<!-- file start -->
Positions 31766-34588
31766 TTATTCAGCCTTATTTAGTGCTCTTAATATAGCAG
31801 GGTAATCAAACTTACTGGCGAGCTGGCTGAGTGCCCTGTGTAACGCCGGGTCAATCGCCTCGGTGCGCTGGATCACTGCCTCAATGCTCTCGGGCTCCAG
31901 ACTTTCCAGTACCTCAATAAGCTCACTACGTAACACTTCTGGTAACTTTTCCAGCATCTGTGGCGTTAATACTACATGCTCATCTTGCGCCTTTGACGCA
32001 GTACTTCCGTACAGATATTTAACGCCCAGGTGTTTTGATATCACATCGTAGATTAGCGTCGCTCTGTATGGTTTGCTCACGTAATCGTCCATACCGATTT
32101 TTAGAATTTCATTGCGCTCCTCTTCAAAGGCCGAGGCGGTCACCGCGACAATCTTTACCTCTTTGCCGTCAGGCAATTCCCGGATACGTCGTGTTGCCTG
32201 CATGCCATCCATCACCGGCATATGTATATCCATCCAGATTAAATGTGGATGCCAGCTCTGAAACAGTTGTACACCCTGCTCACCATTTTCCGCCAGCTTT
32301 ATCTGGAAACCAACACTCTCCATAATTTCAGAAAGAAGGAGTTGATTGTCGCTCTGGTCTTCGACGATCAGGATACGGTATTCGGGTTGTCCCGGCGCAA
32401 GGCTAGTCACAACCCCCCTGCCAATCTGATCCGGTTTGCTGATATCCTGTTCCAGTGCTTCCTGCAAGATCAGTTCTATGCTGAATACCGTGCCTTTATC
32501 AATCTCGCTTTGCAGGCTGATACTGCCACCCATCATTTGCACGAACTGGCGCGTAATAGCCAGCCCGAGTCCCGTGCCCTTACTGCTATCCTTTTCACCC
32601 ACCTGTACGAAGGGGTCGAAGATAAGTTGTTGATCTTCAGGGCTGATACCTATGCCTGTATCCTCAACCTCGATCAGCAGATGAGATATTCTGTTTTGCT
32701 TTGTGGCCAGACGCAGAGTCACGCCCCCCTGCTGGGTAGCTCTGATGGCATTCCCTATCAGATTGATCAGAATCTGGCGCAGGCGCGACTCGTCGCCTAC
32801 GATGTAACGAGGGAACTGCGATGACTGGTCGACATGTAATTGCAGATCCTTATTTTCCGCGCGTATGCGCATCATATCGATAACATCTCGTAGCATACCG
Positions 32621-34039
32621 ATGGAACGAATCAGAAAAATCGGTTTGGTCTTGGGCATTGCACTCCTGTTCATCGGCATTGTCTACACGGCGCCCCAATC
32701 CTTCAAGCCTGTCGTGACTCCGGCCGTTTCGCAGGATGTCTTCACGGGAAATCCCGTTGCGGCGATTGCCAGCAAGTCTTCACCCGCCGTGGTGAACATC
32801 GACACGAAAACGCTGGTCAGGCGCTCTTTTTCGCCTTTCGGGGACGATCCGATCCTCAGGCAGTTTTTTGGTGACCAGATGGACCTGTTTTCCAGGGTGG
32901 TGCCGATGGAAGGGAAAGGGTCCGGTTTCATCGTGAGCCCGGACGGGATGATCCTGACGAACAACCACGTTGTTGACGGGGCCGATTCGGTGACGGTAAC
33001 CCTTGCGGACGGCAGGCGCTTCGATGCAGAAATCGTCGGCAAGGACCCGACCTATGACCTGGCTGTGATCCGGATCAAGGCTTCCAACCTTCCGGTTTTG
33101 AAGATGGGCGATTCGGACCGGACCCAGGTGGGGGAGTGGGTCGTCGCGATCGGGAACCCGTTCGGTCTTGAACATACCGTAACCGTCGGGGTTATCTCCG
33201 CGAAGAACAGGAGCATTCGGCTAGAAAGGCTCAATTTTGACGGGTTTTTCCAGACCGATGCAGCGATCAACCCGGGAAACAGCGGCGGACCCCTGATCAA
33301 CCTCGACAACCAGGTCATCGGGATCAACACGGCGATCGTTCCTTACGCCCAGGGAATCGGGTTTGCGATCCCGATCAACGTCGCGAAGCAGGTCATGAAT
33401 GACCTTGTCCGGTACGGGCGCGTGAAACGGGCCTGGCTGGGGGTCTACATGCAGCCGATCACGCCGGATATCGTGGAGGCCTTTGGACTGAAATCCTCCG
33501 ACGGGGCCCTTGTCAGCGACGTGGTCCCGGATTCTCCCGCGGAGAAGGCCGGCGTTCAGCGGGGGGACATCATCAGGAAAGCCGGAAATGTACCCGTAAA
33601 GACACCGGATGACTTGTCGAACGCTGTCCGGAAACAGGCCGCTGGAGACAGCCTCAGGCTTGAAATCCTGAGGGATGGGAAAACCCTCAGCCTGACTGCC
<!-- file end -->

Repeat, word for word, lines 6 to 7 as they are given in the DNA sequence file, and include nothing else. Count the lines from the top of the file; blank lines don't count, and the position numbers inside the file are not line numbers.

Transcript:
32101 TTAGAATTTCATTGCGCTCCTCTTCAAAGGCCGAGGCGGTCACCGCGACAATCTTTACCTCTTTGCCGTCAGGCAATTCCCGGATACGTCGTGTTGCCTG
32201 CATGCCATCCATCACCGGCATATGTATATCCATCCAGATTAAATGTGGATGCCAGCTCTGAAACAGTTGTACACCCTGCTCACCATTTTCCGCCAGCTTT